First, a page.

Religion 21 Professor Niditch Ancient Israel Chapin 114

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To Think About:

1. Discuss the ten commandments in terms of Hittite treaty forms. Are there better explanations of the origins and functions of the commandments?

2. Note divine warrior imagery in Ex 20:18 ff.; 23:9, 15 ff. What is the place of this imagery in the midst of covenant making?

3. What sort of society might produce each of the laws in Ex 21-23? For any given law, ask yourself if it seems appropriate to an urban or rural society, to a settled group or to nomads, to a pre-monarchic setting or to a monarchic setting.

4. Can you explain the purity laws contained in Leviticus in terms of Douglas' theories? What are the sociostructural roles of laws of religious conduct and cultic purity?

5. Can you work out the symbolic values of any of the rituals described in Lev.? Are certain objects, materials, colors, or actions employed in a consistent way in a number of rituals?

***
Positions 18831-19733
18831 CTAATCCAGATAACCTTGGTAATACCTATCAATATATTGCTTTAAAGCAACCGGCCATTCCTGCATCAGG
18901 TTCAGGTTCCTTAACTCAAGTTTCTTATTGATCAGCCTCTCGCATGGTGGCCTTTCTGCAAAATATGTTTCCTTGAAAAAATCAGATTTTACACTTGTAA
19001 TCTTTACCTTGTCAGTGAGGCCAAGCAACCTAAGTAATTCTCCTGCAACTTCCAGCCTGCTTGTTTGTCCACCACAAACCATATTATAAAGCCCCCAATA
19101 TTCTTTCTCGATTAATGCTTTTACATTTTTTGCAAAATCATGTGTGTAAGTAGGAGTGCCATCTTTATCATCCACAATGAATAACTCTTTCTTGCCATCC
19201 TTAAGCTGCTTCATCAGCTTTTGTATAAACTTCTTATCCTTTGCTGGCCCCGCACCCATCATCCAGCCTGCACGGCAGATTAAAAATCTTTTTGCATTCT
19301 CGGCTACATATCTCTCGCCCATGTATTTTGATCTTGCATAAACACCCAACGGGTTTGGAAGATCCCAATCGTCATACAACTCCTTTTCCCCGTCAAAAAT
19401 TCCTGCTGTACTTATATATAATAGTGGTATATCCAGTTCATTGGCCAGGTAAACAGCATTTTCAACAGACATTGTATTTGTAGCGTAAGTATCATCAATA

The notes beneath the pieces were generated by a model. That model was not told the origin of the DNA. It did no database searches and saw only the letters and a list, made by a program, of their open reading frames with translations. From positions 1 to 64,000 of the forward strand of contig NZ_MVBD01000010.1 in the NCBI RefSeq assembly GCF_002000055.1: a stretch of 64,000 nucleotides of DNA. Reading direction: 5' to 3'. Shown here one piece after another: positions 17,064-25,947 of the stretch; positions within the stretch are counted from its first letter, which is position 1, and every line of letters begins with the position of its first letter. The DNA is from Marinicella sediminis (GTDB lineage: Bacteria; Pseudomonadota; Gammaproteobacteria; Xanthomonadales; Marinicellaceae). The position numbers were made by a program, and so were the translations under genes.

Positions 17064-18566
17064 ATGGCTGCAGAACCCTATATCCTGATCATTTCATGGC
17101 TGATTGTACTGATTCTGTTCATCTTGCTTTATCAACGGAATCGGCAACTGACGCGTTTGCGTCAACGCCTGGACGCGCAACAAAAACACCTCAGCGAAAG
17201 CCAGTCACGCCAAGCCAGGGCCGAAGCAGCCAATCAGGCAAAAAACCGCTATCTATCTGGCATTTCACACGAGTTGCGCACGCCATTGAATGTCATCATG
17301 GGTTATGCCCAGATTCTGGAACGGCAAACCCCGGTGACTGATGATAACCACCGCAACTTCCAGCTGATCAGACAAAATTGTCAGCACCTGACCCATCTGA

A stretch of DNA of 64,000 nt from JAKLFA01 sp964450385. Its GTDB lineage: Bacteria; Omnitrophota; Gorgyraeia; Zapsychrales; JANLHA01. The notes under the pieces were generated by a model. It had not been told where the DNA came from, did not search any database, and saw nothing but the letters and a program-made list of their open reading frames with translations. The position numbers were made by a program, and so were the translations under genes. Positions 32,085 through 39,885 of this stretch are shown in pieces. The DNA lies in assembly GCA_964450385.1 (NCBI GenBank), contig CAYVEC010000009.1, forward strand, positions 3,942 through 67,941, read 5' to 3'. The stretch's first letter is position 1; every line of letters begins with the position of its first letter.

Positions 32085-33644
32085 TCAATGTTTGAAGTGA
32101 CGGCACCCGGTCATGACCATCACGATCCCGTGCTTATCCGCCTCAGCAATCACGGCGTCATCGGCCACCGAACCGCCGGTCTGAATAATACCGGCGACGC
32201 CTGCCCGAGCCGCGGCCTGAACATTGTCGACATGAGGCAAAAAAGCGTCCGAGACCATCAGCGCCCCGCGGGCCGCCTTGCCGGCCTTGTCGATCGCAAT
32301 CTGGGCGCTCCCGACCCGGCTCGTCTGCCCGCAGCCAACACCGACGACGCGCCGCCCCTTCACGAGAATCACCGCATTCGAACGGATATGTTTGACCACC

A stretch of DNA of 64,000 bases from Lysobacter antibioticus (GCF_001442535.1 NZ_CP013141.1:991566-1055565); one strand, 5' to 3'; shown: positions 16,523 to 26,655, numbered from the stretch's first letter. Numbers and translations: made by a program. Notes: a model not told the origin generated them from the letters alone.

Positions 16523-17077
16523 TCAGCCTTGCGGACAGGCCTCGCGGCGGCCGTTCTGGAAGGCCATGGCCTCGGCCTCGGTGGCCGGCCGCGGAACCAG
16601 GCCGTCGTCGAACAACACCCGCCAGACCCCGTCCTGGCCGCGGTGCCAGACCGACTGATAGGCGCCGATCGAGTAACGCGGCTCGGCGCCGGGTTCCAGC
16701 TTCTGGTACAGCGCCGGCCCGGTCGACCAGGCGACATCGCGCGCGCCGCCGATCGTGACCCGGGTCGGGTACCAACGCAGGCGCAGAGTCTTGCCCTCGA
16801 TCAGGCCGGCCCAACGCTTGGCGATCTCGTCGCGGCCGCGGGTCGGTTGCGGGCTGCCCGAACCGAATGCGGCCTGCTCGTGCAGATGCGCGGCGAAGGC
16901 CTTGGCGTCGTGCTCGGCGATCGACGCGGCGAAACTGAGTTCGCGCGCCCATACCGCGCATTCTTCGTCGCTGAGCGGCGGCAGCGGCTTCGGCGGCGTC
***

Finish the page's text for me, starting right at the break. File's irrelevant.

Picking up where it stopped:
6. Explain Lev 26 in terms of the conditional covenant.
Problems in Exodus and Numbers
V. October 17, 19

1. Ex 32 employs a constantly repeated theme in the history of Israel: a. lack of faith by the people; b. their disobedience and backsliding; c. punishment. Outline the particulars involved in the golden calf incident and trace this pattern of disobedience and punishment in the quails incident (Num 11), in the spies incident (Num 13), and finally in Moses` own problems at the rock (Num 20).

2. Note the storm god imagery in Ex 33 (cf. 19:17-19). What impression is given of the relationship between man and God?

3. Which source preserved Num 1-20? See also Num 17-18. Do you notice any pro-priestly prejudices? Is Aaron listed as an equal to Moses?

4. Do Aaron and the Levites always appear in a consistently positive light? See Ex 32, Num 12, and Lev 10:1-4.

5. Discuss Moses' role as prophet, revealed in Numbers. Take special notice of Num 12:6-8.

6. Discuss signs of dissension, of differing "parties and politics" among the Israelites. See Num 16 and 12 especially. Note the varying groups who vie for power. Especially take note of differing priestly parties.

7. Compare Num 16:28-35, Ex 7:8-13, and 1 Kgs 18:20-40.

8. Read Num 22-24 carefully. Deal with it as a narrative. Describe the characters, the pattern of events, and the style of prose and poetic sections. What does it say theologically? How does this narrative reinforce our previous discussions of the nature of blessing and cursing in ancient societies?
VI. October 22, 24

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